Chief budget negotiator
Published August 8, 2019
The standoff over the budget is a great example of the perils of one-party rule. For most of this decade, Republicans in the legislature held veto-proof majorities, or close to it. They got accustomed to passing legislation and routinely overriding governors’ vetoes, regardless of whether the governor was a Democrat or Republican. They made Republican Governor Pat McCrory look so weak that they can probably take some responsibility for his defeat.
Now, the tables have turned. As the saying goes, elections have consequences. Republican lost their veto proof majorities in both chambers and the Democrats are standing firm behind Democrat Roy Cooper’s vetoes. By cutting Democrats in the legislature out of the budget-making process, they empowered Cooper to become chief budget negotiator. Now, they’ve got to deal with him.
Republican leaders keep thinking they’ll be able to override the budget on a quick vote when a handful of Democrats are absent from the floor. That hasn’t happened. According to Democratic legislators, their resolve is getting stronger. Nobody’s cutting side deals and everybody is showing up. Senate Minority Leader Dan Blue and House Minority Leader Darren Jackson get credit for holding their caucuses together.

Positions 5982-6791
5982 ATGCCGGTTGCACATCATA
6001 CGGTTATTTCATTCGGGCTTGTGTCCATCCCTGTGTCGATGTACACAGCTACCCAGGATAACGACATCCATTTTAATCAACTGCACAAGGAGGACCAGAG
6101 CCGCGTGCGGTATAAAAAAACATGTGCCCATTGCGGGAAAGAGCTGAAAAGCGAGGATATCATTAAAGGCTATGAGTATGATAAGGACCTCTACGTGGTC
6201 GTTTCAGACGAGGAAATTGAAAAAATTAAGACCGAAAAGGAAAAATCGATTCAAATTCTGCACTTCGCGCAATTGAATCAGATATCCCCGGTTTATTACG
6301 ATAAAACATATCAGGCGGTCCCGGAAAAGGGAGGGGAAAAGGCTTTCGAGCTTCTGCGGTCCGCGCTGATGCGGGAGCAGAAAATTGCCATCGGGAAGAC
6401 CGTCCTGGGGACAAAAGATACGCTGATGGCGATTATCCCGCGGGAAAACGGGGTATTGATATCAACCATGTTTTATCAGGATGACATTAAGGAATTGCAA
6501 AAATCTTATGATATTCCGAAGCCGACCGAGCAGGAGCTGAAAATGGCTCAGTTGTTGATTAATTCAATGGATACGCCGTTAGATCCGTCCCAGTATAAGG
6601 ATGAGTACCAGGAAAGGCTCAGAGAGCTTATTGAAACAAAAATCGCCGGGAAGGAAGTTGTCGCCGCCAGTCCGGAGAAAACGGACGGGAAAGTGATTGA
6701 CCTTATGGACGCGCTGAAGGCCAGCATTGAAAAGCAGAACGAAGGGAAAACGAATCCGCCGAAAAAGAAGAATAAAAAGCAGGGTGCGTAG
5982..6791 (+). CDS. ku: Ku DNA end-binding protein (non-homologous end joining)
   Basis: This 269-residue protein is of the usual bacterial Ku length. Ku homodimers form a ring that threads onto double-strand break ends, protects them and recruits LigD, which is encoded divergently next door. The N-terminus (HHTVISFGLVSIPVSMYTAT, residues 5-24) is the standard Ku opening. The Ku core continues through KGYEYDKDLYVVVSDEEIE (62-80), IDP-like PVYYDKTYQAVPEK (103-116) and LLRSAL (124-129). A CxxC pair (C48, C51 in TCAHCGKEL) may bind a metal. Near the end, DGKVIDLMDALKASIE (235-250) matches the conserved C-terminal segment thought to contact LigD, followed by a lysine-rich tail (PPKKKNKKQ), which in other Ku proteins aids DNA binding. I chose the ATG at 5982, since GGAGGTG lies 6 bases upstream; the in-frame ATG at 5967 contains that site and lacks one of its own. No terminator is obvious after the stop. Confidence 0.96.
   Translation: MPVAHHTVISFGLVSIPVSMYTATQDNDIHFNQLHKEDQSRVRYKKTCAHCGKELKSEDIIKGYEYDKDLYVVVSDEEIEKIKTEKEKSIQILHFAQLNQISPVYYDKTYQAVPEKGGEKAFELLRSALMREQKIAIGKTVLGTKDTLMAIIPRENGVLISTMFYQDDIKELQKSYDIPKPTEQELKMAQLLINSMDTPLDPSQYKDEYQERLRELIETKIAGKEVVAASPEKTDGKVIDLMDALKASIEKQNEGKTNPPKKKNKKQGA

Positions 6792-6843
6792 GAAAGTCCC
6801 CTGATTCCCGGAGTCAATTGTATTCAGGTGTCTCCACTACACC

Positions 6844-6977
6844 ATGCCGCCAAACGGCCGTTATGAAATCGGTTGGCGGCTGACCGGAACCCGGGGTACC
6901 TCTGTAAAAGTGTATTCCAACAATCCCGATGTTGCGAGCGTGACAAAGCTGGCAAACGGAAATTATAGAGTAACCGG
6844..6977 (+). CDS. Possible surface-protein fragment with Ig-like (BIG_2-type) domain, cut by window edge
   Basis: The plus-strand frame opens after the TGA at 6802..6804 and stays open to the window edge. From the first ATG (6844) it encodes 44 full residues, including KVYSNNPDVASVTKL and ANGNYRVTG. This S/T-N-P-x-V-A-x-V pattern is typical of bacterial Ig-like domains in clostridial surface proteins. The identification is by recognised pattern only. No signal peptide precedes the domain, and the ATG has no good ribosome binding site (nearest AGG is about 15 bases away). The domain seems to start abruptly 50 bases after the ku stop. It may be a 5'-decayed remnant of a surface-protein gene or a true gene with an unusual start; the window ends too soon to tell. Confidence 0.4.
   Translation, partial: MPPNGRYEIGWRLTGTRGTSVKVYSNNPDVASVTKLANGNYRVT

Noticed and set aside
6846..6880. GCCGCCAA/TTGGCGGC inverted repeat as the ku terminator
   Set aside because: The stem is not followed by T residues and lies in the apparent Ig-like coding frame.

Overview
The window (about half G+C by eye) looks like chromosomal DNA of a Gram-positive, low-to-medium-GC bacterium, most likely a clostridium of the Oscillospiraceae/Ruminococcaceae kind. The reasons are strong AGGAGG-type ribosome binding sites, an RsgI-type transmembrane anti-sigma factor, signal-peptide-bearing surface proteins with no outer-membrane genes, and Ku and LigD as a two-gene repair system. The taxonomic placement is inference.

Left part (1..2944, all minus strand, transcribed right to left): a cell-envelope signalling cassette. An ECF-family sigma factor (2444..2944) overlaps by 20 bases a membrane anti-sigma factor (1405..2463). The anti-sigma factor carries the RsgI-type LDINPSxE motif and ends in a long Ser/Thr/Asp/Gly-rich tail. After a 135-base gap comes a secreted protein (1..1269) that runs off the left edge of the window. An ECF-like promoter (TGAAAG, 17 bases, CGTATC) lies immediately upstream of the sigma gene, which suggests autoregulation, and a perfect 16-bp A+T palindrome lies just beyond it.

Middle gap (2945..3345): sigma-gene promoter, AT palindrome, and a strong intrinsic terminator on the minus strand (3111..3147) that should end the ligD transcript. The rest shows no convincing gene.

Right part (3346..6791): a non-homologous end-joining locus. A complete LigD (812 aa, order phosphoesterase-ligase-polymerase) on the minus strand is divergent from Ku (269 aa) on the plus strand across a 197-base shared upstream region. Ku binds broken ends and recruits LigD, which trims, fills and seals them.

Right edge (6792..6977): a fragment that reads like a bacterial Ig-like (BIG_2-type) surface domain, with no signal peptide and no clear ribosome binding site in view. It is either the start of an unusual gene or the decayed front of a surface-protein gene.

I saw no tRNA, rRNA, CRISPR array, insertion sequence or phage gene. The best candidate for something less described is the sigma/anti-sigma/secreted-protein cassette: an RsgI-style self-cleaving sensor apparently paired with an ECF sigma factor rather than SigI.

On the Republican side, the frustration is showing. Last week, House Speaker Tim Moore flexed his muscle by forcing Democratic Representative Ray Russell (Watauga) to move into a closet sized office to accommodate an appointed incoming Republican representative. He didn’t intimidate any Democrats; he showed his pettiness.
On social media, Republicans claim the Governor is holding the budget hostage. That’s a bad analogy. Cooper has every right to veto the budget. That’s why the people of North Carolina voted overwhelmingly to give the governor that power just 23 year ago. Cooper submitted an alternative budget as a starting point for negotiations but the GOP seems more intent on either waiting for an opportunity to override or refusing to pass a budget at all.
If the GOP doesn’t pass a budget that Cooper will sign, then they haven’t done their jobs. It’s their move. They should make one.
Republicans will try to blame Cooper in the 2020 elections, but I doubt that will wash. Voters won’t know the details of the budget breakdown but they will know that the people they elected haven’t done their jobs. It’s just another reason to fire an incumbent at a time when faith in leaders is already lacking. They would be wise to discover the art of budget negotiations.